THE Formula One season gets the green light tomorrow as testing starts in Bahrain.
Teams are limited to just three days of running around the 5.412 kilometre Bahrain International Circuit, which is home to the Bahrain Grand Prix.
Sergio Perez (right) will be hoping to challenge his teammate and world champion Max Verstappen this season
Lewis Hamilton is targeting a record-breaking eighth world championship
Here SunSPORT takes a look at the main talking points as we get to see this year’s challengers hit the track.
Why does F1 have testing?
F1 teams have been spending months and many millions developing and building this year’s cars.
However, they are not run on track at full speed until the designated three days of winter testing.
Teams do have an allocation of shakedown and a filming days but these are limited to 100 kilometres and the tyres are usually demonstration models.
Therefore, it is only when they reach the official test can they run their cars at full capacity.
It will allow them to test for reliability and performance and gives teams access to vital data, such as fluid temperatures in the engine or even airflow over the bodywork.
F1 cars are covered in around 300 sensors and monitored to see just how well they are performing or to spot any potential problems that need resolving.
The data can then be used to compare with what the teams had been expecting over their winter development.
They can see how close the correlation is between their projected figures from their wind tunnels to a real-life scenario.
Why is it in Bahrain?
Traditionally, F1 teams would test in Barcelona, however with the F1 calendar now taking in more races in warmer climates, the testing in Spain during February was not representative to conditions for the rest of the season.
The weather in Barcelona was often cold, there was even snow a few years ago, so Bahrain offers more stable, warm conditions so the teams are able to get in more running and tweak their cars’ performance.
The Bahrain circuit is also the host to the season-opening race, so logistically it makes sense as teams will bring their equipment for testing and then have it in place for the Bahrain Grand Prix on March 5 a week on Sunday.
Staff are likely to stay out too, saving on travel costs.
The other aspect is that this year’s F1 test has a sponsor, Saudi oil firm Aramco are the title-partner.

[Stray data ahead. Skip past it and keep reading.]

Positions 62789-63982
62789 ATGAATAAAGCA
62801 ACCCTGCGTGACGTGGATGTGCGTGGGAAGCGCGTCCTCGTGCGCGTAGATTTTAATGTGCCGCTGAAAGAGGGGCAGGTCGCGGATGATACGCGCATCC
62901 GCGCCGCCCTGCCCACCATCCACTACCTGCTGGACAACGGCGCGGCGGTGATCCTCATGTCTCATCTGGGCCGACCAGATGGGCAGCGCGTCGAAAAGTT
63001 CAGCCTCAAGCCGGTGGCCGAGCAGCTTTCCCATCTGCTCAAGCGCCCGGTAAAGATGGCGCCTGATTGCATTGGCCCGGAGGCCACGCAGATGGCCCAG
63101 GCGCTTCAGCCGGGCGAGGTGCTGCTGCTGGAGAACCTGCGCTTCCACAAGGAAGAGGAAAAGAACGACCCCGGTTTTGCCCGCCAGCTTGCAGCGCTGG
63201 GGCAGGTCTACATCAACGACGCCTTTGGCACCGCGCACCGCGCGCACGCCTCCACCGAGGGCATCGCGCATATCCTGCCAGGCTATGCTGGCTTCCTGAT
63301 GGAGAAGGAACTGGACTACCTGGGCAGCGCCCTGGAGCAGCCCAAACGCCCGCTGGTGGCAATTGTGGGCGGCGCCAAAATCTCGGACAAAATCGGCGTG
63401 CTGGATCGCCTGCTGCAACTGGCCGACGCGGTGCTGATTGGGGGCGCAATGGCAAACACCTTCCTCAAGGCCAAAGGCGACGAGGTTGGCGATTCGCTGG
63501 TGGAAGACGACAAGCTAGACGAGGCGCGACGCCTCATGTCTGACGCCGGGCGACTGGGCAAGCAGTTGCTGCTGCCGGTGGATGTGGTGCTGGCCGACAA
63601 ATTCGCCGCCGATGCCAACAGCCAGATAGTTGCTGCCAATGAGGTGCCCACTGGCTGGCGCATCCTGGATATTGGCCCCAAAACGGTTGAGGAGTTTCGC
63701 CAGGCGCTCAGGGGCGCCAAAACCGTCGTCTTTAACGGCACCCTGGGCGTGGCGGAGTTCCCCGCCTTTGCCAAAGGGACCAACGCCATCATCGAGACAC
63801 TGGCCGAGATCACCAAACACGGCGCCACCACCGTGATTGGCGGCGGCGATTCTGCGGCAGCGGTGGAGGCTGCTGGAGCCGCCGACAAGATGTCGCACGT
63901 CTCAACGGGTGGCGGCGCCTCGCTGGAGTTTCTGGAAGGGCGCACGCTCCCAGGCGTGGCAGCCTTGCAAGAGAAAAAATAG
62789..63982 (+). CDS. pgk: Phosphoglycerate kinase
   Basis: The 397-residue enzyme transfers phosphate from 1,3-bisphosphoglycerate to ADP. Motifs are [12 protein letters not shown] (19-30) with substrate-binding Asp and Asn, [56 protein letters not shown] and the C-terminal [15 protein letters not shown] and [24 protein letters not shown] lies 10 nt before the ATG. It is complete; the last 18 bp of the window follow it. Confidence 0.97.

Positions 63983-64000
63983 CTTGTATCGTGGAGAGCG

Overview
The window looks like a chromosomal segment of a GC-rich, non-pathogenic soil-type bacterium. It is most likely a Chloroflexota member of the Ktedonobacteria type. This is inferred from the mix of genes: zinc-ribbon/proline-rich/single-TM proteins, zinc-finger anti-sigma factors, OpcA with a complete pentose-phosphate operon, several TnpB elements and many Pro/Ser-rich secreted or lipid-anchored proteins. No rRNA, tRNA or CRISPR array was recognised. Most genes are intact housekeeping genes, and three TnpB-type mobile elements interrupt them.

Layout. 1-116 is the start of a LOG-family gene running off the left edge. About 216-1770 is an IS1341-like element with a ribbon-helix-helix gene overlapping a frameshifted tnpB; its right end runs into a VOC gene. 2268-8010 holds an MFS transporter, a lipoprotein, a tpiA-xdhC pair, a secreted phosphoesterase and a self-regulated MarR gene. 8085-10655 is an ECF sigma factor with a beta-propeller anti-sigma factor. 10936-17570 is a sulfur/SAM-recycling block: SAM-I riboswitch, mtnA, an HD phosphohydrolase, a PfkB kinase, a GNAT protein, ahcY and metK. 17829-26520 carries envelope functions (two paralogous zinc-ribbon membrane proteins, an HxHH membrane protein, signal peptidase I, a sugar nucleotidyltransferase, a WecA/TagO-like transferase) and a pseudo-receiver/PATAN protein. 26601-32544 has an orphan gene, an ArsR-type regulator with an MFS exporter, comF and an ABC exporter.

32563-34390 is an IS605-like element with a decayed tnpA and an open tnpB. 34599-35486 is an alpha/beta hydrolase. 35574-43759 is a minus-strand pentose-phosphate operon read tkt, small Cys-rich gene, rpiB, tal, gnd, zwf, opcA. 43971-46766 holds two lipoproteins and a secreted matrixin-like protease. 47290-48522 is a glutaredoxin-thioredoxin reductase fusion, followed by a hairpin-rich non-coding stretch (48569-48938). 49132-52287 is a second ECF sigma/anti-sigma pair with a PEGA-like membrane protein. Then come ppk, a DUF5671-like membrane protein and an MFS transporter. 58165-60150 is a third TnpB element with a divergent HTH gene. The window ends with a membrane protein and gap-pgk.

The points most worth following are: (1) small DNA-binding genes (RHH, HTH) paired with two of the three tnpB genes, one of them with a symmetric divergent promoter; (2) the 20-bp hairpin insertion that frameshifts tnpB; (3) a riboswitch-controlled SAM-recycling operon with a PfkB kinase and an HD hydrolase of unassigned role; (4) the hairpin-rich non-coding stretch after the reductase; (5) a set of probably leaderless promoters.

Why are most of the cars black?
Mercedes have reverted to the black livery they had in 2020 and 2021
It is all because of weight-saving.
Last year’s new rules, plus the hybrid engines have made F1 cars bigger and heavier.
There is a minimum weight requirement of 798 kilograms however, the majority of teams run way over that figure.
This season it is about honing last year’s designs and shaving weight wherever possible because a lighter car increases performance and efficiency.
It is estimated that teams can save around six kilograms in paint by keeping a car unpainted and, given that carbon fibre, which is used for the majority of the car parts is black in colour, teams have simply opted not to paint them.
Who are the new drivers?
Much is expected of Alpha Tauri’s Nyck De Vries after his outstanding super-sub performance at Monza last year
There are some new faces – and the return of an old one.
Oscar Piastri will make his F1 debut after joining McLaren after a long legal tussle with his former team, Alpine.
The Australian had a successful junior career and is highly-rated. He’s also managed by former F1 driver, Mark Webber.
He replaces Daniel Ricciardo, who is now a reserve driver at Red Bull.
Logan Sargeant has joined Williams as a replacement for Nicholas Latifi. The American is making his debut too.
Nico Hulkenberg is returning to F1 and driving for the Haas team. He replaces Mick Schumacher, who is now a reserve driver at Mercedes.
Nyck de Vries, who filled in at Williams when Alex Albon was ill last year at Monza, has been given a shot with Alpha Tauri.
Will we find out who is the quickest?
Not necessarily, no.
The lap times are rarely an indication as to who will be quickest when the season starts.
What testing is good for is showing who is reliable, which in fairness should be all of the 10 teams given this year’s rules are stable.
Therefore, despite however many hundreds of laps the drivers put in this week, we will not know who is quickest until Saturday March 4 and qualifying for the Bahrain GP.
This week, expect to see the glory runs for midfield teams looking to impress potential sponsors.
Similarly, the big teams could be sandbagging in the sense of not revealing their true car’s potential until it matters.